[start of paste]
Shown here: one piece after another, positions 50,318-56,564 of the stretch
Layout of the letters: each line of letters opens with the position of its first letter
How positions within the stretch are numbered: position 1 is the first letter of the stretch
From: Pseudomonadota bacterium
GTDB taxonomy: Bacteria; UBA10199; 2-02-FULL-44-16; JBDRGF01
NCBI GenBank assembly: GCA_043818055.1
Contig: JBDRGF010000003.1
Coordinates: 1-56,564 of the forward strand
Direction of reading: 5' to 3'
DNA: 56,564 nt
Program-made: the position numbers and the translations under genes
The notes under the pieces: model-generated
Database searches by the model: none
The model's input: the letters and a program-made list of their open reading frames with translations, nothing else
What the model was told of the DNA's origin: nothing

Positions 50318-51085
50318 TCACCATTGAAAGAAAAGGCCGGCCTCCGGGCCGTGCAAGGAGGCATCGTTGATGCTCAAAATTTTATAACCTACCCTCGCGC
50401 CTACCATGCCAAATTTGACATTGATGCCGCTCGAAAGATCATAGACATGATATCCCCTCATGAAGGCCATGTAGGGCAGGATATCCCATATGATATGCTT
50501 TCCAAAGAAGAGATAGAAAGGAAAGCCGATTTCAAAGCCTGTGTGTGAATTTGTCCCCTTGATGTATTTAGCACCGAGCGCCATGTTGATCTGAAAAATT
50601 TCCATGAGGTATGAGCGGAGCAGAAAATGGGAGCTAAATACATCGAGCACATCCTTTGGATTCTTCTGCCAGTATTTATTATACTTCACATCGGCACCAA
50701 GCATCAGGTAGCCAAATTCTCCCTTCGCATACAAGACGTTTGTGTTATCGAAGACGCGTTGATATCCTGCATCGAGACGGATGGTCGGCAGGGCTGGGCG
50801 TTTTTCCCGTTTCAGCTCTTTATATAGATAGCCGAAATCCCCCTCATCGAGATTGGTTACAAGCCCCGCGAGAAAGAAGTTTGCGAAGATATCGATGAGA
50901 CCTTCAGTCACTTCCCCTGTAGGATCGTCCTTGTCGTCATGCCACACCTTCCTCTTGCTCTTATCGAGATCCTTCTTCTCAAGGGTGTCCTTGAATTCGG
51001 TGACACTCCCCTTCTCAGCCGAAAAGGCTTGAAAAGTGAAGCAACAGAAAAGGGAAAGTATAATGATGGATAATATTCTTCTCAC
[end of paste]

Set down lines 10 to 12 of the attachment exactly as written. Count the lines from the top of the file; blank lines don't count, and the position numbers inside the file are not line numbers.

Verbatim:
DNA: 56,564 nt
Program-made: the position numbers and the translations under genes
The notes under the pieces: model-generated